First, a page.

However, when Dave Williams intercepted a Haven pass and then Rob Thomas made another good run, Skolars were where they wanted to be. Dave Arnot and Thorman combined for McLean to score on the right earning the biggest cheer of the night from Skolars’ largest crowd of the season. Skee kicked his eighth goal of the night. Two years ago a 20 point haul in a game would have equalled the club record, but it’s the fourth time he’s scored that or more in the last five games. He won the Players’ Player award sponsored by Laurent Perrier. Lamont Bryan won Skolars’ Man of The Match award sponsored by The Mall, Wood Green Shopping City and was also the Premier TV Man of the Match.



1 James Anthony

2 John Paxton

3 Joe Price

4 Dave Arnot

5 Smokie Junor

6 Andy McLean

7 Dylan Skee

8 Olly Purslow

9 Neil Thorman

10 David Williams

11 Brad Hopkins

12 Matt Thomas

13 James Roche


Subs (all used)

14 Ron Thomas

15 Michael Sykes

16 Martyn Smith

17 Austen Aggrey


Tries: Thorman (2), Bryan (29), Skee (32), Hopkins (49), R Thomas (51), McLean (78)

Goals: Skee 8/8

Drop-goal: Thorman



1 Lewis Palfrey

2 Craig Calvert

3 Max Wiper

4 Jessie Joe Parker

5 Loz Hamzat

6 Jamie Rooney

7 Carl Rudd

8 Dave Houghton

9 Tom Hemmingway

10 Paul Cullnean

11 Richard Varkulis

12 Martyn Wilson

13 Lee Doran


Subs (all used)

14 Andreas Bauer

15 Luke Isakka

16 Andrew Beattie

17 Matthew Haggarty


Tries: Rooney (7,73), Calvert (36,71), Hamzat (69)

Goals: Rudd 2/4, Rooney 1/1


Rugby Leaguer & League Express Men of the Match

Skolars:  Dylan Skee

Haven: Craig Calvert


Penalty count: 9-8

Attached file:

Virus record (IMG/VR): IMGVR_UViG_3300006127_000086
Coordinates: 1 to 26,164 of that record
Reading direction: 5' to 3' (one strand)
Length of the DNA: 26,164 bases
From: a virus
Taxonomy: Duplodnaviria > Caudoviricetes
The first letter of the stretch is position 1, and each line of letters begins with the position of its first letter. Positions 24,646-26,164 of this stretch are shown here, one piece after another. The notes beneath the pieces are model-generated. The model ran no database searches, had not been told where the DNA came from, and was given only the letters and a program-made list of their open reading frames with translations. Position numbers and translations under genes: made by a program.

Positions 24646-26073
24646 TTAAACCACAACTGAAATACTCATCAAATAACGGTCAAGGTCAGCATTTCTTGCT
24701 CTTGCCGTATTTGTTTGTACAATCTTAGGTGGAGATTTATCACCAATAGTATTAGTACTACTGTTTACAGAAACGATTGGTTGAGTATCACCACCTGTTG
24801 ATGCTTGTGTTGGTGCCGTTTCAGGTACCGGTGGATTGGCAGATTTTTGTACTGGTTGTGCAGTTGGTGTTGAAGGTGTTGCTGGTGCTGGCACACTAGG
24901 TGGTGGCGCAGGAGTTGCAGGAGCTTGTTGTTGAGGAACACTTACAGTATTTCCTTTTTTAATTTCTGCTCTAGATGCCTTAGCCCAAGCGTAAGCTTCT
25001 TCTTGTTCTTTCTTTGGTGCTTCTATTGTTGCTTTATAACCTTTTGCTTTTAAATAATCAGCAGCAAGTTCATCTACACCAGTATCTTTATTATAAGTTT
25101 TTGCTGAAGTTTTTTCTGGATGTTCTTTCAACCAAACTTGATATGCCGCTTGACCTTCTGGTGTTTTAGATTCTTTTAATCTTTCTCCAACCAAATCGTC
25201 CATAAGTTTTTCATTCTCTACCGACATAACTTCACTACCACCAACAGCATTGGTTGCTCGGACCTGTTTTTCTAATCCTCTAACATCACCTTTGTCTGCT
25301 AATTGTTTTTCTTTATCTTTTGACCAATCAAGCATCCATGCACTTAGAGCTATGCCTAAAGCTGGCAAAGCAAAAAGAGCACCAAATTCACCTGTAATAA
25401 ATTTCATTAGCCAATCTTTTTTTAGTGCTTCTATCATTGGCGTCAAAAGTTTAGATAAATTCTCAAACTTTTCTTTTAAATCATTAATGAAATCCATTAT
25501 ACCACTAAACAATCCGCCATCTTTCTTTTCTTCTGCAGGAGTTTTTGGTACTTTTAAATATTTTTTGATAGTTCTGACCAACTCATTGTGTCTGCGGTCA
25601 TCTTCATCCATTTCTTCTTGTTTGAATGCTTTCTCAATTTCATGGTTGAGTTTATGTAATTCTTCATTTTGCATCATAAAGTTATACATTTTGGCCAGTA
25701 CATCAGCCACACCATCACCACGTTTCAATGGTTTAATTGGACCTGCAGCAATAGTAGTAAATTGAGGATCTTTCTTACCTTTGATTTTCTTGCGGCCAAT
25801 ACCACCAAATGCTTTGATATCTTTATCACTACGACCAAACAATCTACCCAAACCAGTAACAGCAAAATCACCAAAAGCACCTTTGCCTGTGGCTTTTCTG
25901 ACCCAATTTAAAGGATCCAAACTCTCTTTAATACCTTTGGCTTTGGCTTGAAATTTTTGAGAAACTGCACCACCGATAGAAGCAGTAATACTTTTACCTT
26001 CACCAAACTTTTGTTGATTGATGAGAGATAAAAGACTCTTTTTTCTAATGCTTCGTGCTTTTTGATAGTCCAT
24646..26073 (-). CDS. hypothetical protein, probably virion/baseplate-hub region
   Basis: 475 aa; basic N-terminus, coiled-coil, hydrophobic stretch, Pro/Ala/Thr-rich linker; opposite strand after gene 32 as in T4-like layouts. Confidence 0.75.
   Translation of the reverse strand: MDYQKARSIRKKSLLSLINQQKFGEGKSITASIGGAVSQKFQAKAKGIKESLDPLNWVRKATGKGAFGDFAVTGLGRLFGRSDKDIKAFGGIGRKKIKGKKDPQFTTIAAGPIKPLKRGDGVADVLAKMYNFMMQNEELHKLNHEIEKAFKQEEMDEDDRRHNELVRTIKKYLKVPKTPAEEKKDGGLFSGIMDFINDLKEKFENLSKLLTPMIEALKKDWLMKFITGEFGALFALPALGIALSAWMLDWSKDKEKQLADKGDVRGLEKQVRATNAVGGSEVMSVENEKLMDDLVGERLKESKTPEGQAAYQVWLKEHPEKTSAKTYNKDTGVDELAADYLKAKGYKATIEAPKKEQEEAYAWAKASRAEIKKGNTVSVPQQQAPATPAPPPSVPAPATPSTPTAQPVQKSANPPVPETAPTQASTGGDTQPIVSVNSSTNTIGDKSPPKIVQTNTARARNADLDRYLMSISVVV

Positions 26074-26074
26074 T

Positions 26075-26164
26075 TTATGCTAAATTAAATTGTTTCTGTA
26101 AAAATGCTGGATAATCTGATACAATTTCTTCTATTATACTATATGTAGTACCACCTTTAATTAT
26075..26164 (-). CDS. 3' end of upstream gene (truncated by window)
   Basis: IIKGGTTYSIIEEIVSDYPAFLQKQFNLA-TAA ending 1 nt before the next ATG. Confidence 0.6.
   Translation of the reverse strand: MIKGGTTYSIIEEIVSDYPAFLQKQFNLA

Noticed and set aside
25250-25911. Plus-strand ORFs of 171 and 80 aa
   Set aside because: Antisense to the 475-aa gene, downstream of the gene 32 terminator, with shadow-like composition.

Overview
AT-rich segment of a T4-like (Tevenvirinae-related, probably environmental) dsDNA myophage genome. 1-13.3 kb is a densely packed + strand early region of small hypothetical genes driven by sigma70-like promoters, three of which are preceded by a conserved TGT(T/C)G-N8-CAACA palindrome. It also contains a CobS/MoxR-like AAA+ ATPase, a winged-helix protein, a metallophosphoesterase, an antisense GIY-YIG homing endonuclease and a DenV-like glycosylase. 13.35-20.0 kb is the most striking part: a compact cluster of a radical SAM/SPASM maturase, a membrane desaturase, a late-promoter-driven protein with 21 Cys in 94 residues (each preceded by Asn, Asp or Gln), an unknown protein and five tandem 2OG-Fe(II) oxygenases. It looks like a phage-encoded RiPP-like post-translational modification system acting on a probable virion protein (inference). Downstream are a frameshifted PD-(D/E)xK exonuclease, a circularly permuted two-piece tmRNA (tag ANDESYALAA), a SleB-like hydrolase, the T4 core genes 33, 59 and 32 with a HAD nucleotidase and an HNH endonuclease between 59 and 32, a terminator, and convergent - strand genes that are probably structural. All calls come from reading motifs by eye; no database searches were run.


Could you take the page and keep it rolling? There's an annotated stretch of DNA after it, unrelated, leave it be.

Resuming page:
Half-time: 18-12

Referee: Warren Turley

Attendance: 1,174


SCORING SEQUENCE: 6-0, 6-6, 6-12, 12-12, 12-18, 12-24, 18-24, 24-24, 24-30, 28-30, 34-30, 34-36, 40-36, 46-36, 48-36, 50-36, 56-36


The RFL has today announced that five of Rugby League’s greatest heroes will be represented in the statue which will celebrate the sport’s long and proud association with Wembley Stadium.

The public work of art at Wembley will incorporate the five players who featured in the final shortlist: Billy Boston, Eric Ashton, Martin Offiah, Gus Risman and Alex Murphy.

All five were shortlisted following a public vote and a process involving a number of specially-convened selection panels comprising fans, Rugby League journalists, coaches, players, national newspaper editors and MPs.

The final decision to involve all five players in an artistic interpretation which captures the spirit of Rugby League at Wembley was made by the RFL Board of Directors and announced at the national stadium on Thursday.

RFL Chief Executive Nigel Wood said the Board believed the group representation would be the perfect way to highlight the sport’s glorious association and celebrated history with Wembley Stadium.

“The RFL Board’s view echoed that of the many thousands of people who were involved in the selection process in that the statue needed to be a group representation,” said Wood

“So many players have contributed to the rich history of the sport and its association with Wembley and the Board were keen that that should be reflected in the statue.

“Having Risman, Boston, Ashton, Murphy and Offiah all part of the statue means that every generation of the sport is celebrated.

“We will continue the theme of representing the whole sport and its achievements by using the plinth on which the statue will stand as creatively as possible.”

Rugby League is the second sport to be recognised at Wembley alongside football legend Bobby Moore, the captain of the winning England team from the 1966 World Cup final whose statue is the only other work of public art at the stadium.

The sculpture will be commissioned with a view to unveiling it at Wembley prior to the Rugby League World Cup 2013 semi-final double-header at the stadium next November.

Rugby League has been associated with Wembley for over 80 years with the first Challenge Cup final played at the stadium in 1929.  Since then some of the sport’s greatest moments have taken place at the venue, including Martin Offiah’s stunning length-of-the-field dash in 1994 which remains etched into the minds of all who witnessed it.

WNSL Managing Director Roger Maslin said: “Wembley Stadium is inextricably linked with Rugby League and most specifically the Challenge Cup.